And from then until today, this model is still similar. Namely, we are creating a platform in which a large number of people participate with small amounts, thereby creating the conditions for a big win - a jackpot or a seven - that someone can hit and it can change their life. The special feature of Slovenia among other lotteries is that we are a very small market with two million inhabitants, and we only participate with adults.

It is essential that the games are not addictive; this is our first role. At the same time, we collect funds with them for the public good - in the case of Slovenia, for the FIHO and FŠO foundations. FIHO has 350,000 users of these funds, and their families also indirectly have some of the funds. At the Sports Foundation, one part of the funds goes to top sports, while the other part goes to numerous halls, playgrounds, etc., which can be used by absolutely everyone.

 Even though Loterija Slovenije is one of the smallest operators of games of chance in Europe, you became the vice-president of the Association of European Lotteries. What is your role in it? And what roles do lotteries play elsewhere in Europe?

The Slovenian Lottery significantly exceeds its size in the international arena. The Association of European Lotteries has more than 70 members, which together employ 47,000 people and have 430,000 points of sale. And because Slovenia is such a small market for lottery games, we are practically not on the financial graphs, but that's why we are everywhere else. At the general meeting, I was elected vice-president of the Association of European Lotteries, and I am also the president of the European group for sustainability and responsible gambling. My colleagues participate in various European groups, such as for innovation. On the one hand, they are there for their knowledge, but at the same time they also learn a lot and bring new good practices.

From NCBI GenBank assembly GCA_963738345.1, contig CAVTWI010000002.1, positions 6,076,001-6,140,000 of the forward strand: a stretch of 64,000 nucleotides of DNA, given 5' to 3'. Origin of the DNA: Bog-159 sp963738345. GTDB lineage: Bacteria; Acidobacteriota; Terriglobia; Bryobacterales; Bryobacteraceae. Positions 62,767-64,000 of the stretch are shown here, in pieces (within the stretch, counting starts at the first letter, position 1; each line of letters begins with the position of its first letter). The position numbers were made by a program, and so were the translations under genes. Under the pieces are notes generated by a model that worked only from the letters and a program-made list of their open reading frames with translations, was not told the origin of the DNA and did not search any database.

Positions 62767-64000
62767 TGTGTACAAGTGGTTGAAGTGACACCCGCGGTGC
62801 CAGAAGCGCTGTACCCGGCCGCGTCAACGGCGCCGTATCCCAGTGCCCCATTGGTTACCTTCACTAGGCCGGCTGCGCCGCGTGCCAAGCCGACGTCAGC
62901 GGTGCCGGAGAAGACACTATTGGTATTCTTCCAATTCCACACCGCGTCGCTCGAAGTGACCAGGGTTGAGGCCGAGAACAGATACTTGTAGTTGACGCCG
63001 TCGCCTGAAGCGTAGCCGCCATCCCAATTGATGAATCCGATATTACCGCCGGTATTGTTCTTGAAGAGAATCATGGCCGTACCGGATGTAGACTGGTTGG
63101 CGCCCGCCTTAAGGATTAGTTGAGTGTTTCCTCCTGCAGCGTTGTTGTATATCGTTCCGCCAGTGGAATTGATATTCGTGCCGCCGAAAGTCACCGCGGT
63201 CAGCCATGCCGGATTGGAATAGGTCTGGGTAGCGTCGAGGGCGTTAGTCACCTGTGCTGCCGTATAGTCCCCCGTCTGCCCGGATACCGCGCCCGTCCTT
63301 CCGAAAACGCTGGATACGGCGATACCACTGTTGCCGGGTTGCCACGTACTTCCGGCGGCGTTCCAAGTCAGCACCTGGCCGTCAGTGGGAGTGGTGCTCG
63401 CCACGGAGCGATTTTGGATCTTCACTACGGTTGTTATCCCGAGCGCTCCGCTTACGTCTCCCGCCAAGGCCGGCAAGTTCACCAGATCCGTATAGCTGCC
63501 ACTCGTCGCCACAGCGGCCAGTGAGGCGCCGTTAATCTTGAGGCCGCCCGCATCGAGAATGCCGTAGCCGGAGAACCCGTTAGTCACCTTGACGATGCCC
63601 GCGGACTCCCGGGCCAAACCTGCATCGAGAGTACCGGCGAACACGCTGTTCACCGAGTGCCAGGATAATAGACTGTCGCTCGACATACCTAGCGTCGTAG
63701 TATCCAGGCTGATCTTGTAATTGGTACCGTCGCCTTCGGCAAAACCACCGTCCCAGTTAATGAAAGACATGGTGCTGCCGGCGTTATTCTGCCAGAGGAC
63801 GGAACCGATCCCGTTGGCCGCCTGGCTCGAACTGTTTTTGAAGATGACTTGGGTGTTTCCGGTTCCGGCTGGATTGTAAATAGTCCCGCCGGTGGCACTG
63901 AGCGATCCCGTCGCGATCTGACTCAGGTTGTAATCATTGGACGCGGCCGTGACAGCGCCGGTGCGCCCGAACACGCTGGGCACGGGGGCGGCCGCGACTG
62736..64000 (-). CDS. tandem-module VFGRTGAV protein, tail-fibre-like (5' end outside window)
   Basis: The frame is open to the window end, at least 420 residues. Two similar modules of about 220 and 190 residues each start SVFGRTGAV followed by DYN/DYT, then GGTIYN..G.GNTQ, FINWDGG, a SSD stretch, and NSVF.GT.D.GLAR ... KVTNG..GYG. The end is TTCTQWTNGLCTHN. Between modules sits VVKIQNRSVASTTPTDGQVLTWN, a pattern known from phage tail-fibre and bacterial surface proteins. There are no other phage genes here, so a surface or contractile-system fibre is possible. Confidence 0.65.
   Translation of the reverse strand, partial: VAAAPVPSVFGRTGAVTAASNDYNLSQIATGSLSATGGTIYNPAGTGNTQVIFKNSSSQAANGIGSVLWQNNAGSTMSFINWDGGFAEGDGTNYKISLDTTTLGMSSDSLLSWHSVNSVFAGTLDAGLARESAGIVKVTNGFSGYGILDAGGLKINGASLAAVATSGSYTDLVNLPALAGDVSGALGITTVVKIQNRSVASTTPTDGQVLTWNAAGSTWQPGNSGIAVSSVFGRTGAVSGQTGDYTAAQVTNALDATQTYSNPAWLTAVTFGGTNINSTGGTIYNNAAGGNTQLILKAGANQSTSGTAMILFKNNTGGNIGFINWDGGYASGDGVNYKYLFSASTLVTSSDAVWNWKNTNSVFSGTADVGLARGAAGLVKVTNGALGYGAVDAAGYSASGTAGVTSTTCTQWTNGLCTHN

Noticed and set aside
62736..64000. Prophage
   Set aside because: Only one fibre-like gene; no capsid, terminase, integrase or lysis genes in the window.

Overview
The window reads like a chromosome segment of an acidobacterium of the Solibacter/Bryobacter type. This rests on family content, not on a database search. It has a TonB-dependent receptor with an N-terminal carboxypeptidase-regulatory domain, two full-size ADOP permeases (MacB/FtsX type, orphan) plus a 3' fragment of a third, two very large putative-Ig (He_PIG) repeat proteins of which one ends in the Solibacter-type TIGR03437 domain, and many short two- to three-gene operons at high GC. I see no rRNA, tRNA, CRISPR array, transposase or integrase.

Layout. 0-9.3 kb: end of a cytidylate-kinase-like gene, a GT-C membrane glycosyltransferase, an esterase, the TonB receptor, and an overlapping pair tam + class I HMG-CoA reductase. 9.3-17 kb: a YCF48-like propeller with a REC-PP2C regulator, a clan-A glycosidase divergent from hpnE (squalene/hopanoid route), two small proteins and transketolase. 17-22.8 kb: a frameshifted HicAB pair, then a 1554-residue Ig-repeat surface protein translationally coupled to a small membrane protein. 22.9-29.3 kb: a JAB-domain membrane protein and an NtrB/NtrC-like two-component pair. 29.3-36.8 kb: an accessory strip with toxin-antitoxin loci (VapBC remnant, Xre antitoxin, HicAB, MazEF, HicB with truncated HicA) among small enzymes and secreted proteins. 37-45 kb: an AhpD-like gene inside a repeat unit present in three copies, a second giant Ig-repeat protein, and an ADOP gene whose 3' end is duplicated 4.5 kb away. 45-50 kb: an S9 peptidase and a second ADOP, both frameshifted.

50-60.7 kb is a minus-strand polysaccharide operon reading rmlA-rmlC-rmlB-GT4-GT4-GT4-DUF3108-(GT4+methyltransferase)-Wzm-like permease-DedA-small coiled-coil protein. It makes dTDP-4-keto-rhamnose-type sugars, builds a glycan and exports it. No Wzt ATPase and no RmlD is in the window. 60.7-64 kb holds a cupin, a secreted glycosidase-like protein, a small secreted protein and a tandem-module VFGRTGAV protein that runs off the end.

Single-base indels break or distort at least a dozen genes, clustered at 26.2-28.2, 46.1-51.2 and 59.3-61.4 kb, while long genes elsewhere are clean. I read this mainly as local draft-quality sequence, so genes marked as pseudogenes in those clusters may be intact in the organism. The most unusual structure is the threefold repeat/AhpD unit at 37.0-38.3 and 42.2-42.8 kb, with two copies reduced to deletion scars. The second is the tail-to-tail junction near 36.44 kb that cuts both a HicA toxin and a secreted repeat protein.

In recent years, the Lottery of Slovenia has become one of the most internationally connected and respected lotteries in Europe, which is strategically important. Due to the small size of the country, this is a way to give Slovenians access to the biggest international games. And if we started from scratch, in recent years we have already generated 40 percent of our turnover through international cooperation. We are founding members of the international game Eurojackpot (a total of 33 lotteries participate) and equal partners of the Nordic game Vikinglotto, and we also lead the Association of Lotteries from the territory of the former Yugoslavia. In the international arena, the key is trust, which is built over the long haul. We have the knowledge, we are ambitious and development-oriented, and at the same time ethical - this is recognized abroad, so it doesn't matter if we are the smallest.

You were inducted into the Lottery Industry Hall of Fame in Vancouver last October. What does that mean to you?

This is recognition for all of us who work for the Lottery of Slovenia and shows our recognition even outside the borders of Europe. Last October, in Canada, I was the only one from European lotteries to be named to the Lottery Industry Hall of Fame. I received a prestigious statuette at the level of the World Lottery Association for historical achievements in the field of lottery development. We work both in the field of development and in the field of sustainability.